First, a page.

Columnists: Rod Janssen, Independent consultant

Published on: 30 Jan 2018

Time to land a punch?

We are definitely in the midst of the low carbon energy transition. Every week we are reading about significant developments in all sectors – buildings, industry, transport and transformation. There are welcome activities in reducing energy demand and in decarbonising energy supply.

There are many drivers for this action at the local, regional, national and global levels. They are all important. It was sobering to read a recent article entitled Fighting Climate Change? We’re Not Even Landing a Punch in the New York Times by Eduardo Porter. He is quite emphatic that we simply are not doing enough.  He states “But what definitely won’t suffice is a climate strategy built out of wishful thinking: the proposition that countries can be cajoled and prodded into increasing their ambition to cut emissions further, and that laggards can be named and shamed into falling into line.”

The concern is about wishful thinking.  We have so many good intentions and, as I said, we read about them all the time.  But those individual actions are simply not adding up enough to significantly have us meet our 2015 Paris climate obligations.  Porter goes on that we will have to consider “unpalatable” choices. As he states: “There is no momentum for investing in carbon capture and storage, since it could be seen as condoning the continued use of fossil fuels. Nuclear energy, the only source of low-carbon power ever deployed at the needed scale, is also anathema. Geoengineering, like pumping aerosols into the atmosphere to reflect the sun’s heat back into space, is another taboo.”

Disappointingly, what Porter does not discuss is drastically reducing energy demand. The energy efficiency community is convinced that energy demand and greenhouse gas emissions can be drastically reduced and, by doing so, will make a valuable and needed contribution towards achieving our Paris targets.  Also, by integrating energy efficiency with renewable energy technologies on our buildings, we can turn them into net energy providers. We can have further gains through better demand-side management.

Early January, the European Parliament adopted a binding 2030 energy savings target of 35%, above the 30% proposal from the European Commission.  Many were disappointed that Parliament did not have the leadership to adopt an ambitious 40% target, which many analysts have shown is feasible and doable.  We have to remember that the previous target was 27% and was non-binding.  No doubt there is increased realisation that energy efficiency can be more ambitious than in the past. That is undoubtedly a positive move forward.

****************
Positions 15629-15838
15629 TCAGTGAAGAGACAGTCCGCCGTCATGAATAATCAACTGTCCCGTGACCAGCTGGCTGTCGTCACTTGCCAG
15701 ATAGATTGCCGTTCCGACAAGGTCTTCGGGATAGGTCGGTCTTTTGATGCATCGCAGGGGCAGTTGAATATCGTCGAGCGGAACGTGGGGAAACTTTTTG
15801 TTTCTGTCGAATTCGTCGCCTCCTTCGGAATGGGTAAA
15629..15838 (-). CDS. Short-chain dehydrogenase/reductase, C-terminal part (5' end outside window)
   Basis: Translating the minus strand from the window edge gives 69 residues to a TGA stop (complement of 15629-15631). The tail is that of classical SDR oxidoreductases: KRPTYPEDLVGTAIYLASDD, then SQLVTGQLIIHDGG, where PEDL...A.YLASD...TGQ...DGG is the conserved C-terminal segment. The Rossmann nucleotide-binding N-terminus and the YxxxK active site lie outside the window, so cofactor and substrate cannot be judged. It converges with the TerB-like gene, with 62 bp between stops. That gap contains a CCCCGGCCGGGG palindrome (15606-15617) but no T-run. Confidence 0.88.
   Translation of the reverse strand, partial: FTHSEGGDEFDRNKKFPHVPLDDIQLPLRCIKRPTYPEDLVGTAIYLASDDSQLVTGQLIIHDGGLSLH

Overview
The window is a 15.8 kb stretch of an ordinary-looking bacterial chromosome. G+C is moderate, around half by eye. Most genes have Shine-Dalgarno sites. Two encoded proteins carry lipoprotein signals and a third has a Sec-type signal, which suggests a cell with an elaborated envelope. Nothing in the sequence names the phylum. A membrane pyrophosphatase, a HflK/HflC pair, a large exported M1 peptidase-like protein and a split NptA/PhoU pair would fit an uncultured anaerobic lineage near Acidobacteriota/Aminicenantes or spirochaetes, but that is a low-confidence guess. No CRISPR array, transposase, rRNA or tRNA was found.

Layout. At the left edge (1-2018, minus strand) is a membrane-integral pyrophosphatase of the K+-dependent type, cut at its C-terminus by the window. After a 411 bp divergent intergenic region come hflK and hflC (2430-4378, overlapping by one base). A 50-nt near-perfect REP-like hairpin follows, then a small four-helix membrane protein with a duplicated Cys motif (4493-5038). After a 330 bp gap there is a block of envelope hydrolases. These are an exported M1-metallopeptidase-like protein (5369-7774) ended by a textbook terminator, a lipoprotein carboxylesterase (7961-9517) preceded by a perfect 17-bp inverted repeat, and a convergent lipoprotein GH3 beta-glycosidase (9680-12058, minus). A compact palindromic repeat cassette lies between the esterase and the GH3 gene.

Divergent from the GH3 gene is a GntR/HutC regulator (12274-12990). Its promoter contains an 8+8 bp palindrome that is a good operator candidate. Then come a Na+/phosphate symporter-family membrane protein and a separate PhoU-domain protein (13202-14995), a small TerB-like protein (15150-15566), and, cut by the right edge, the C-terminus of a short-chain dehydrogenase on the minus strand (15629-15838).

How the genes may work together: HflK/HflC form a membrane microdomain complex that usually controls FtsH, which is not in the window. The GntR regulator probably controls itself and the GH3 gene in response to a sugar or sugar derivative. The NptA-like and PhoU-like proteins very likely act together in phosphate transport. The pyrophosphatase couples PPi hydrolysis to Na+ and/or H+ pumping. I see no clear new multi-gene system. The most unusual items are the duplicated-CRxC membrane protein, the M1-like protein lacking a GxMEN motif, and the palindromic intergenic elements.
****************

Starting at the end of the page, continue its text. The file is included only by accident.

Now it is for the European Council, made up of all the member governments, to decide.  The concern is that Council will opt for an even less ambitious target.  But let’s see.

If Council decides on a less ambitious energy savings target while keeping the same climate change target, we need to ask how those greenhouse gas emissions reductions will be achieved? If not from energy savings, where?  And why?

Porter is right that we need more ambition.  We cannot just “wish” results.  We really need to look in the proverbial mirror and be honest. If we are not that concerned about climate change, then we need to say so. If we are not concerned about the social and economic benefits from improved energy efficiency, then we need to say so.

If we need more solid analysis to wake up everyone, then let’s get on with the job. We cannot sleep walk our way forward.  We have to start taking more bold steps, we have to give a few punches as Eduardo Porter would want us to do.  While the Commission’s clean energy package is close to being finalised, and won’t be re-opened for several years, then we will have to find non-legislative measures. We will also need true leadership from outside government, as well as from  the EU institutions, because it is not sufficiently coming from within. We have no choice.

This low-carbon energy transition, which also must include emphasis on resource efficiency and the circular economy, is too important and the pace needs to accelerate.  Reflecting on Porter’s article, it is time we landed a punch.




The views expressed in this column are those of the columnist and do not necessarily reflect the views of eceee or any of its members.

Other columns by Rod Janssen

Oct 2016

Apr 2016

Nov 2011